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Colocation vs Cloud Computing

Is your customer confused about colocation versus cloud computing? Well, they are both modern solutions to business problems. But how does your customer decide between the two? To start, IT colocation is when a business runs its physical infrastructure out of a service provider’s data center, yet they still deal with the management and maintenance of the infrastructure. On the other hand, cloud computing is when a cloud provider both supplies and manages the infrastructure (servers, storage, and network elements) all within their data centers. So, let’s go over the specific differences between the two!

The Whole Package

  • Colocation – addresses the data center facilities needs of a business. It simply moves the infrastructure to a provider’s location.
  • Cloud Computing – includes the facility savings of colocation, and also includes countless other benefits: computing, storage, backup/additional infrastructure.

Cost

  • Colocation – your business continues paying to manage, maintain and update equipment. None of this transfers over to the provider and operating costs for the data center may be high.
  • Cloud Computing – uses a pay-as-you-go model. This allows the organization to remain in control of its spending. You use what you need when you need it, and then pay accordingly.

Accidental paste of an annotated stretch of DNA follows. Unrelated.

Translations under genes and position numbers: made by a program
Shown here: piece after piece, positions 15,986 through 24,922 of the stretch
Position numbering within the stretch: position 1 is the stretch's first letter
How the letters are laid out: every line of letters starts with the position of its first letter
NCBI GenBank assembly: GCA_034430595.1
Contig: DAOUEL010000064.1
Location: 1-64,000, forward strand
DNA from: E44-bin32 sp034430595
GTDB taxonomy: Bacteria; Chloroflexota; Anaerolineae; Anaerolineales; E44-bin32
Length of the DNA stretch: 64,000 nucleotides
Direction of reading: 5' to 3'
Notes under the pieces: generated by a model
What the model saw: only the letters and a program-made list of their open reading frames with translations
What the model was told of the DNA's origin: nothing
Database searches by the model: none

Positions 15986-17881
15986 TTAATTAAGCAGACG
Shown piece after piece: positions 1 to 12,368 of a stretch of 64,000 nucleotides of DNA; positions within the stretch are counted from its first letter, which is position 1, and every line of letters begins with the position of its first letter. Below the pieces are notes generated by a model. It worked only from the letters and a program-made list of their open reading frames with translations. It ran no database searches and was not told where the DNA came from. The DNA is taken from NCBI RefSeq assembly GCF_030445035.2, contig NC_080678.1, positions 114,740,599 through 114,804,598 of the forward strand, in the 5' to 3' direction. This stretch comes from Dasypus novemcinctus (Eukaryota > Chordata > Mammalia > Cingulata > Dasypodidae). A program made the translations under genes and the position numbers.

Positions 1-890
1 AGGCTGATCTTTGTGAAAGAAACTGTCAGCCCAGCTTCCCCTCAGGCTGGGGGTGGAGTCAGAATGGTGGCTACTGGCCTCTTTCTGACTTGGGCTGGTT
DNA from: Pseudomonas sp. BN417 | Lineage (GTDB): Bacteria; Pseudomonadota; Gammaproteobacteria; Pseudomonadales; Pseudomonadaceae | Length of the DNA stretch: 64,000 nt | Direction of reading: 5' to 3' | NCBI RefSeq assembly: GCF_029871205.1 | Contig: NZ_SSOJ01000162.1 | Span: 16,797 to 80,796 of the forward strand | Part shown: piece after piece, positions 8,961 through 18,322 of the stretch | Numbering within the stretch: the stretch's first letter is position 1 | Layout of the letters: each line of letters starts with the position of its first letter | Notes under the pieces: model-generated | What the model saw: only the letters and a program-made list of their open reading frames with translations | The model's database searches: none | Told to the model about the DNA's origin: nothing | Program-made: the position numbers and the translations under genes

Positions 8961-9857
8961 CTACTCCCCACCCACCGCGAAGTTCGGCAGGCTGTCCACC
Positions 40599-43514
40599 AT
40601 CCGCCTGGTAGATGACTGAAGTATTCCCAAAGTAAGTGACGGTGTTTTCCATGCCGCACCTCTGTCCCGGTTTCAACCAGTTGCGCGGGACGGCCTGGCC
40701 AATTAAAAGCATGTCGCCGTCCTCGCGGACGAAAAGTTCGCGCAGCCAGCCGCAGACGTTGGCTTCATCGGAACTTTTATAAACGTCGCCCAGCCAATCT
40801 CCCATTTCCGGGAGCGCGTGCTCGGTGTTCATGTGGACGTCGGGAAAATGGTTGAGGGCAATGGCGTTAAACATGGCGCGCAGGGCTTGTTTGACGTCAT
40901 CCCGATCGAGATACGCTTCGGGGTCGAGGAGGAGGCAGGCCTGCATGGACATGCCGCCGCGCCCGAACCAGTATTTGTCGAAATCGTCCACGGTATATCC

Service

  • Colocation – requires the business to continue to own, use and maintain your own equipment – which really leaves the majority of the responsibility on your shoulders, despite going through the hassle of moving your equipment to a provider’s data center.
  • Cloud Computing – with cloud computing, all of these responsibilities are handled for you, while the organization can continue to focus on running their business. The cloud has matured enough that businesses with compliance requirements can meet these needs.

Equipment

  • Colocation – it’s a bit pricey to initially move the equipment from one location to the provider’s data center. Costs can include transportation, staff, vehicle rental/fuel, means to secure hardware as it travels, and insurance on the transportation.
  • Cloud Computing – it doesn’t require the business to buy their own servers, switches, storage or software. Instead, it frees up IT staff to focus on innovation, rather than monitoring and managing equipment or dealing with backups and maintenance.

Scalability

  • Colocation – the business is still limited to the resources it can afford. Once it reaches maximum capacity on their servers, it takes time and money to upgrade the equipment.
  • Cloud Computing – it is extremely scalable, allowing the business to adjust its resources as necessary, based on things like demand, time of year or business growth.

Both colocation and cloud computing deliver more benefits than traditional computing. However, cloud computing may be the smarter option for your customer in order to improve their environment! What are your thoughts?

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